How To Invest Like A “High-Yield” Venture Capitalist

Most regular investors haven’t heard of a guy named Jim Breyer. But Silicon Valley insiders know him as one of the most powerful venture capitalists around.

Back in 2005, his venture capital firm Accel Partners plunked down $12.2 million for a stake in a little-known startup run by a college dropout by the name of Mark Zuckerberg — a name I’m sure you’re familiar with.

By the time May 18, 2012 came around, both men made an absolute mint. That’s the day Facebook (Nasdaq: FB) went public, allowing early financial backers a way to put a dollar value on their stake and eventually cash it out. Breyer was one of the biggest early backers of Facebook, at a time when some thought he was crazy to put that much cash in an untested and little-known social networking website.

But the risky wager paid off with astronomical returns.

By the time Facebook made its debut on the Nasdaq seven years later, it had 800 million users worldwide and was worth approximately $100 billion, making Accel’s 10% ownership stake worth around $10 billion. You sometimes hear about 2-baggers or 3-baggers that double or triple in value. This one was an 830-bagger, turning every $1,000 invested into $830,000.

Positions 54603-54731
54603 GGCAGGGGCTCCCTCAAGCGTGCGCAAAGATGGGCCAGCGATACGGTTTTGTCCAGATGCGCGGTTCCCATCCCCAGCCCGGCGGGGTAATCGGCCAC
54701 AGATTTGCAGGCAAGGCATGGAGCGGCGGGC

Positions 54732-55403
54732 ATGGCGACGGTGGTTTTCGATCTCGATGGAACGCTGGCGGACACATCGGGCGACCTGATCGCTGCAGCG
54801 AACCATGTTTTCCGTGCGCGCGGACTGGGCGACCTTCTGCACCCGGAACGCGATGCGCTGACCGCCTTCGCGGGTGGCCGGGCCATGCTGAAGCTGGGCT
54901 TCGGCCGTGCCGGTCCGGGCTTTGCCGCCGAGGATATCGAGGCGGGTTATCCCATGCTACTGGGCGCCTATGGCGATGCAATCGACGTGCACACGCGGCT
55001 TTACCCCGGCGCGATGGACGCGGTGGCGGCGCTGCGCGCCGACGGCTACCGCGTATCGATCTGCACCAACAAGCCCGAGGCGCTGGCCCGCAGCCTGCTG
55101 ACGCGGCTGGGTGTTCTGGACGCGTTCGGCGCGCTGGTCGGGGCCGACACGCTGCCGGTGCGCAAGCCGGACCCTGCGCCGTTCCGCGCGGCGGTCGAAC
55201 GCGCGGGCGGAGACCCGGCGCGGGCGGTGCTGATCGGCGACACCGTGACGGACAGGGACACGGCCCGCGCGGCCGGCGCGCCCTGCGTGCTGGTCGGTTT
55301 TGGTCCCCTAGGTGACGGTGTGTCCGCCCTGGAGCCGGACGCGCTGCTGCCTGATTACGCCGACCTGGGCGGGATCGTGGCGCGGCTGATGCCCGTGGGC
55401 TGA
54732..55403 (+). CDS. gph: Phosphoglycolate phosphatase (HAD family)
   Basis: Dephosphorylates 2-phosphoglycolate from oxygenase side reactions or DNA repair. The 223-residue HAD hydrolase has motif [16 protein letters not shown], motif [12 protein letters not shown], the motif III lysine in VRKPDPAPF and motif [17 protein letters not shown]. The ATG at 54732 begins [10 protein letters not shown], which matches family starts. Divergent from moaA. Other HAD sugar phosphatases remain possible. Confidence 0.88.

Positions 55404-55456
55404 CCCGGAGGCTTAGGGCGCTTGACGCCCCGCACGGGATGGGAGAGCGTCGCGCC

Facebook’s epic run may not be over. As of this writing, analysts have a consensus price target of $386 on the stock, which implies further growth from current levels. That’s an attainable goal. But even if the stock hits that level, it will never again come close to duplicating its unbelievable performance during the early years.

Sadly, that is the case for many publicly-traded stocks. By the time it hits the market and is available to regular investors, the biggest gains have already been cashed out. Like Facebook, most start-up businesses experience their sharpest growth long before they go public.

History is littered with examples of Silicon Valley investors taking a chance on an unknown business and then hitting it big when the company takes off. And occasionally — when business valuations soar from seven-digit to 11-digit territory — they strike gold.

A recent example is Airbnb (Nasdaq: ABNB), whose website links travelers with homeowners who have a spare house, apartment or bedroom to rent. In 2012, the up-and-coming company already had an estimated value of $2.5 billion. A few years later, it entered into financing talks that implied a valuation of $10 billion. Today, the company has a market cap in excess of $90 billion, more than 30 times what it was worth less than a decade ago.

Needless to say, investors who got on board early were able to cash out life-changing gains.

Of course, this isn’t the only path to riches. Thriving young businesses attract attention and are often scooped up by larger companies looking for an earnings jolt. They are bought out before they can even reach the market.

That was the case with WhatsApp, a mobile messaging service purchased by Facebook for a staggering $19 billion. One of the biggest winners was Sequoia Capital, whose $8 million investment in 2011 blossomed into $3.5 billion. Incidentally, this same venture capital firm was also an early investor in Apple (Nasdaq: AAPL), Yahoo (Nasdaq: YHOO) and Google (Nasdaq: GOOG).